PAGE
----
“Many people who don’t get paid if they can’t work face losing money at a time they just can’t afford it.

“RMT is punishing millions of innocent people rather than calmly discussing the sensible and necessary reforms we need to make to protect our rail network.”

RMT bosses are expected to negotiate with Network Rail and train company bosses on salary agreements, but says the Treasury is “dealing the cards”. Shapps last week rejected a call to meet with union leaders, saying the negotiations were rightly being conducted by employers.

O Observer understands that Network Rail has been given a negotiation mandate and government structure. Once any agreement is agreed, it is likely that a similar mandate will be given to the train companies.

Starmer is expected to use a speech at the Labor Local Government Association’s annual conference in Coventry to accuse ministers of preferring to use strike action for political attacks, effectively encouraging them to move forward.

“Companies will struggle with shipping. School exams will be hard to come by. There are no appointments at the hospital,” says Starmer. “That’s why I said strikes shouldn’t happen. But here’s the truth. Boris Johnson and Grant Shapps want strikes to continue. They want the country to stop so they can feed on the division.

“Instead of spending their time this week around the negotiating table, they are designing attack ads. Instead of adult conversations to take the heat out of the situation, they are pouring gasoline on the fire. Instead of uniting people in the national interest, they are fueling division in their political interest.”

The Rail Delivery Group (RDG), which represents the rail industry, says the government has committed more than £16bn to keep railways running during the pandemic and reforms were needed to draw passengers back onto the network.

A spokesperson for the RDG said: “Nobody wins in the event of a strike. Working with Network Rail, our plan is to keep as many services running as possible, but significant outages will be unavoidable and some parts of the network will not be serviced, so passengers should plan their journeys carefully and check bus timetables. trains.”

Which sectors are likely to be affected by the strike action?

Transport

A second rail union, the Association of Salaried Transport Employees, notified Network Rail’s 6,000 employee vote for industrial action for a pay increase to reflect the cost-of-living crisis. In the event of a yes vote, the strike can take place from Monday, July 25th, the week the Commonwealth Games start in Birmingham.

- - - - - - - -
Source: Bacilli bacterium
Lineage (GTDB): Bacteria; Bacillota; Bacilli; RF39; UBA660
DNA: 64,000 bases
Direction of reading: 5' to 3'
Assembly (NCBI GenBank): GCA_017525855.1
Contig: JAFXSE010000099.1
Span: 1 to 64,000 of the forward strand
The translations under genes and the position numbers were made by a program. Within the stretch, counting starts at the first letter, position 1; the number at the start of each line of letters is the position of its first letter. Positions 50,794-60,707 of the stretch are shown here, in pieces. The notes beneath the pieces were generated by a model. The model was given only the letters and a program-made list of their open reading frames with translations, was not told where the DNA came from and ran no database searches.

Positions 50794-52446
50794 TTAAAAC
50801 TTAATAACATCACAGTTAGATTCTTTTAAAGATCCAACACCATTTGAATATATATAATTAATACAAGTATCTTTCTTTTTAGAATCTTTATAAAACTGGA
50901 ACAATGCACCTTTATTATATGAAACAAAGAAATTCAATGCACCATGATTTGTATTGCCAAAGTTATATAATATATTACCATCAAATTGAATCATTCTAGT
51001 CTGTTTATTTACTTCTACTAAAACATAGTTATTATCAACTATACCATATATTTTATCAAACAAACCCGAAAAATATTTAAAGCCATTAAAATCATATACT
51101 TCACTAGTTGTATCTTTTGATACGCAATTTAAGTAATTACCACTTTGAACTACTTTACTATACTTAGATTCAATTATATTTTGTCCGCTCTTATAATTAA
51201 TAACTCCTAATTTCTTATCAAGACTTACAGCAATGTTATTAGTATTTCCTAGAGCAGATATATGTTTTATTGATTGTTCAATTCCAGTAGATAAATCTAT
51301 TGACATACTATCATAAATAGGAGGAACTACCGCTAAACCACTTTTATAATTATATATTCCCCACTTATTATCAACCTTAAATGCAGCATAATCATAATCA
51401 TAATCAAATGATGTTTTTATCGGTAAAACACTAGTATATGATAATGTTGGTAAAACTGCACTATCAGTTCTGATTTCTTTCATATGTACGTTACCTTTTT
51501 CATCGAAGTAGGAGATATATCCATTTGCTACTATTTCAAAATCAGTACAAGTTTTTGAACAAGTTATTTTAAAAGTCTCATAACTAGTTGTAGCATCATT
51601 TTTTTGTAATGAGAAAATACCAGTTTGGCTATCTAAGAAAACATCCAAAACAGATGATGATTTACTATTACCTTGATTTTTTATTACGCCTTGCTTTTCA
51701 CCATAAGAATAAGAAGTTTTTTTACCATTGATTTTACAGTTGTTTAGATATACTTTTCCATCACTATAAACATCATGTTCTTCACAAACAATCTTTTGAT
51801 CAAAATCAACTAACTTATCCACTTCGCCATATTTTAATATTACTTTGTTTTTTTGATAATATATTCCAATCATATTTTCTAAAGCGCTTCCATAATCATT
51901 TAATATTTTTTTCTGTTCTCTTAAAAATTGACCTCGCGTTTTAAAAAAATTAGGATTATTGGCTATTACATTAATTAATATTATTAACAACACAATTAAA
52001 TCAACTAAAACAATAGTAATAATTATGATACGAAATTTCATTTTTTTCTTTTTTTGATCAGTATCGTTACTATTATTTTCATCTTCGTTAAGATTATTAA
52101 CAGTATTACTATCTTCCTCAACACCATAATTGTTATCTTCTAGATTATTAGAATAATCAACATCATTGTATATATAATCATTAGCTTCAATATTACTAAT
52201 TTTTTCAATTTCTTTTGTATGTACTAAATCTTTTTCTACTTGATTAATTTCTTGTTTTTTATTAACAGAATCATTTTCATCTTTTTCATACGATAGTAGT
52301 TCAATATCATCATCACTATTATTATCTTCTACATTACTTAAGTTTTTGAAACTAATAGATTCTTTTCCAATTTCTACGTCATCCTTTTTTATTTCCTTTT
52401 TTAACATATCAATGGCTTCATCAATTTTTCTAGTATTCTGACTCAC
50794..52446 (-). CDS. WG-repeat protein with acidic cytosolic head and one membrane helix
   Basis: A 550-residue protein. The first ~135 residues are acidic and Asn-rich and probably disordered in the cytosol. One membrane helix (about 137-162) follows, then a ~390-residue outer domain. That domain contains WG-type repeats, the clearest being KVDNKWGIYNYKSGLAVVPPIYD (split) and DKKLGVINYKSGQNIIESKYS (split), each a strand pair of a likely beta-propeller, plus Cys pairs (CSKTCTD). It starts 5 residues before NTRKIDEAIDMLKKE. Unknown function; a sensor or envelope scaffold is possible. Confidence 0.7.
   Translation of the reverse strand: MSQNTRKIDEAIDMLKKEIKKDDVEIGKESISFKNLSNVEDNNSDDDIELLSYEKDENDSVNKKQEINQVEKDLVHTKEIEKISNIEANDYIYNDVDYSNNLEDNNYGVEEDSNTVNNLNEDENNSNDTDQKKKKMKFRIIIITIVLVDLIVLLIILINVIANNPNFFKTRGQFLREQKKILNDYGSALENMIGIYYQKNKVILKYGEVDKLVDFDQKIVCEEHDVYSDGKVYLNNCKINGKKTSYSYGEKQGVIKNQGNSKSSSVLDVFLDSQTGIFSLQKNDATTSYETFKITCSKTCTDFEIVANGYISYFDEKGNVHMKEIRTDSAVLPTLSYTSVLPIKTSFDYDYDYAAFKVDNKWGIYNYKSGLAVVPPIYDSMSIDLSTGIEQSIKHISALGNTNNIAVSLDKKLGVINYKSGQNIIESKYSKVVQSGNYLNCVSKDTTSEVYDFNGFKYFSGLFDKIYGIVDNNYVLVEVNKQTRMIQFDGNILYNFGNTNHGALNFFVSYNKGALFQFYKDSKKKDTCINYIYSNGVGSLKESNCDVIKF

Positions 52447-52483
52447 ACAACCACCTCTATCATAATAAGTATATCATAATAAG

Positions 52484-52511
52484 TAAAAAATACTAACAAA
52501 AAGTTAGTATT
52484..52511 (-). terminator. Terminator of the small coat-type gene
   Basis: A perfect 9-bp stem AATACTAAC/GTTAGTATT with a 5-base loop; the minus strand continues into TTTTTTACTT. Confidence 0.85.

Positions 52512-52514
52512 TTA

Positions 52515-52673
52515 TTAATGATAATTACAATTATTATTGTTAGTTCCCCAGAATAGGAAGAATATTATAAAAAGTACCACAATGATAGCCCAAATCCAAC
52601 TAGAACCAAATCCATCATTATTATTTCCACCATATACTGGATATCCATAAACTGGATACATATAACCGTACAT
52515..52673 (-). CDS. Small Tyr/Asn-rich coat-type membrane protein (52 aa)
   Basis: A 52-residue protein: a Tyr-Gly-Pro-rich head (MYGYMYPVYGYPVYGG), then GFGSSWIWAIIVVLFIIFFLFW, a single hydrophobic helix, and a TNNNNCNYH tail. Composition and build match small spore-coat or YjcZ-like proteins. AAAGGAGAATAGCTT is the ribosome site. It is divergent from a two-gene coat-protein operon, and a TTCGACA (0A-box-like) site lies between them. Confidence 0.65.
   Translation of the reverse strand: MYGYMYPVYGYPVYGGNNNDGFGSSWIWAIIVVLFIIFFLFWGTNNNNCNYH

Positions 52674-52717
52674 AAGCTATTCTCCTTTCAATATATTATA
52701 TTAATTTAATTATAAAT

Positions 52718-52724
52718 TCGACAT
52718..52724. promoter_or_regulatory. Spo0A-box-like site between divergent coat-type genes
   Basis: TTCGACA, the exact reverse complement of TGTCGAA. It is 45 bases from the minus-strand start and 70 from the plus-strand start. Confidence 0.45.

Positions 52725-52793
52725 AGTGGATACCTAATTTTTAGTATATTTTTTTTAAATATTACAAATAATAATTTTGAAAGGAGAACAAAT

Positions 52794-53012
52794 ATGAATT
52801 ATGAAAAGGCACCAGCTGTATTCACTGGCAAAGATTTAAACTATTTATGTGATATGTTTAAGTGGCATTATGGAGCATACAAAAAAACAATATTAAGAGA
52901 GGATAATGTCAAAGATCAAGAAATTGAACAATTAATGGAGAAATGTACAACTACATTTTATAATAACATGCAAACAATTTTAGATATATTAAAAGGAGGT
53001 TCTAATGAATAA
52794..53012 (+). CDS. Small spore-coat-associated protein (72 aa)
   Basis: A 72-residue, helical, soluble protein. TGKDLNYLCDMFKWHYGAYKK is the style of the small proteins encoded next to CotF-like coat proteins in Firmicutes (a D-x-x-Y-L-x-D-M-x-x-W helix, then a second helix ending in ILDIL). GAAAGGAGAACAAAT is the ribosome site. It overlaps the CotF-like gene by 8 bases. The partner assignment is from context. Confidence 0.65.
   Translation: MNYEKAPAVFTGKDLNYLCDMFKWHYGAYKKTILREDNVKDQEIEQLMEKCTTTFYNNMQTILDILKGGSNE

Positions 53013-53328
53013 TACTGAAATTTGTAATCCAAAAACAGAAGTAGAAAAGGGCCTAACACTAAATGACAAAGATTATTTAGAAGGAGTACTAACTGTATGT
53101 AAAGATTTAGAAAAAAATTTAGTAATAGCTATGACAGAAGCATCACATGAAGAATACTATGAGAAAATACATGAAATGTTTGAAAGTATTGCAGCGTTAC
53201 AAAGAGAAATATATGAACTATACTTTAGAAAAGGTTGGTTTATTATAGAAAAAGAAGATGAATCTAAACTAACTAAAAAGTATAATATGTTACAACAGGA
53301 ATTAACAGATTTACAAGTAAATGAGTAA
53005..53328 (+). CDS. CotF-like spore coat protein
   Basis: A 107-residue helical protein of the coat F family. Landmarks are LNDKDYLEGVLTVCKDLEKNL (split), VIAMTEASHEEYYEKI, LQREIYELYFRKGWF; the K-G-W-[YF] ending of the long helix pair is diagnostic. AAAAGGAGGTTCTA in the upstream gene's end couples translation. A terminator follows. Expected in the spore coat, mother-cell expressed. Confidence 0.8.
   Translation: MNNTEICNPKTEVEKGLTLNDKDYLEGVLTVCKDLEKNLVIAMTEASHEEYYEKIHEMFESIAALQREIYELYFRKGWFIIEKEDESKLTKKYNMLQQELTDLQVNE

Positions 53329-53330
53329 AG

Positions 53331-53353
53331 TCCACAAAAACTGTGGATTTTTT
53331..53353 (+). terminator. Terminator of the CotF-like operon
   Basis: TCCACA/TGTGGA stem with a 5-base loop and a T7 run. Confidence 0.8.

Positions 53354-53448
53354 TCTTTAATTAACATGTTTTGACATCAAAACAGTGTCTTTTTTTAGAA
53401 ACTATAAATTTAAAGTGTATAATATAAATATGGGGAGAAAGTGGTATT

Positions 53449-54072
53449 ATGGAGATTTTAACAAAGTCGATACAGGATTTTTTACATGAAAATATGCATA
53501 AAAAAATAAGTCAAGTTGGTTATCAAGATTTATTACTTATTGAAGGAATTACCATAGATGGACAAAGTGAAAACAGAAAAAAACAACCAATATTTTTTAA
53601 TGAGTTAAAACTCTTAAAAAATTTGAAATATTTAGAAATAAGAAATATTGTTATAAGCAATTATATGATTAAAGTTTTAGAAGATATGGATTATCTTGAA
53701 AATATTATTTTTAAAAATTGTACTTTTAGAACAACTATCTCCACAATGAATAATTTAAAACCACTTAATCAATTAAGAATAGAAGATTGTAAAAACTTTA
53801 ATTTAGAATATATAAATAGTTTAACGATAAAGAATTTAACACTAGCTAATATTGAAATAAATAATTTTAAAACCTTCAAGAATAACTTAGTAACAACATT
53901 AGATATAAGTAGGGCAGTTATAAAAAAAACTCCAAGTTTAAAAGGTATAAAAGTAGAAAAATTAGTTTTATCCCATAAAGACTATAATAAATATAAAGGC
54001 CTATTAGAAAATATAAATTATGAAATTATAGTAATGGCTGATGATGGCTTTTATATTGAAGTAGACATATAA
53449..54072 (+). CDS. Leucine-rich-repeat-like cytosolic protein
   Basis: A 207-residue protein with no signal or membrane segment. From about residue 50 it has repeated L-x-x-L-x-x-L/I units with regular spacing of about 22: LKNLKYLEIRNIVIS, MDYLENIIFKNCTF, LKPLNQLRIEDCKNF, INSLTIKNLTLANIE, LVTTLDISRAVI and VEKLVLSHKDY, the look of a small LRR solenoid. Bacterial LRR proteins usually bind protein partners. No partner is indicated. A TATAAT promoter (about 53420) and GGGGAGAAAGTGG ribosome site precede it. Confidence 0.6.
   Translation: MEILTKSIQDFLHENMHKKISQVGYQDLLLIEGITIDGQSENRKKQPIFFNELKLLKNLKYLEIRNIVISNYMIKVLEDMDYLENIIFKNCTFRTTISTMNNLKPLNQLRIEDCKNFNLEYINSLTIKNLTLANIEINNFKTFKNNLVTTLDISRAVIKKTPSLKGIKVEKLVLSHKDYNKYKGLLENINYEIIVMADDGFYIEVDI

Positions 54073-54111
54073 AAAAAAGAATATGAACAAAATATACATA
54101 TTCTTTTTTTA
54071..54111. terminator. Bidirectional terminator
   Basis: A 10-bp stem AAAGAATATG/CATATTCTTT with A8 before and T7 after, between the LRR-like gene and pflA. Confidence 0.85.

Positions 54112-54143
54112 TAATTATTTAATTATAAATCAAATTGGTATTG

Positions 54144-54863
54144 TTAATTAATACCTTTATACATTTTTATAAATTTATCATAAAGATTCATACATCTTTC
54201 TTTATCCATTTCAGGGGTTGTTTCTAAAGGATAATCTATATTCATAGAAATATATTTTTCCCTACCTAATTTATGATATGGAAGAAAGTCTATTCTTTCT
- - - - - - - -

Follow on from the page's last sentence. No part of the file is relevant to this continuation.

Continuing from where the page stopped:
local government

The three local government unions representing the council’s 1.4 million workers have made a joint submission to the local government for wage increases at the retail price index rate, currently at 11.1% or a £2,000 wage increase, the whichever is bigger.

Public workers

The Public and Commercial Services Union, the largest public service union, is expected to vote its members on union action later this year on the 2022-23 salary proposals. He is calling for a 10% national salary increase.
teachers

The National Education Union, which represents 460,000 members, has pledged to vote in the summer or fall if it does not guarantee salary increases for general teachers of at least 8%.

Medical team

Junior doctors in England say their salaries have dropped by 22% on real teams since 2008-09. The doctors’ union, the British Medical Association, says it will vote on industrial action by early 2023 if the requirement to restore junior doctors’ pay is not met. The Royal College of Nursing is demanding a salary premium for nurses of 5% above inflation, but the government has asked to cap any salary increase for 2022-23 at 3%.

Lawyers

The results of a vote of 2,400 criminal lawyers will be announced tomorrow in strike action. Criminal trials may be halted with possible exits from Monday, June 27.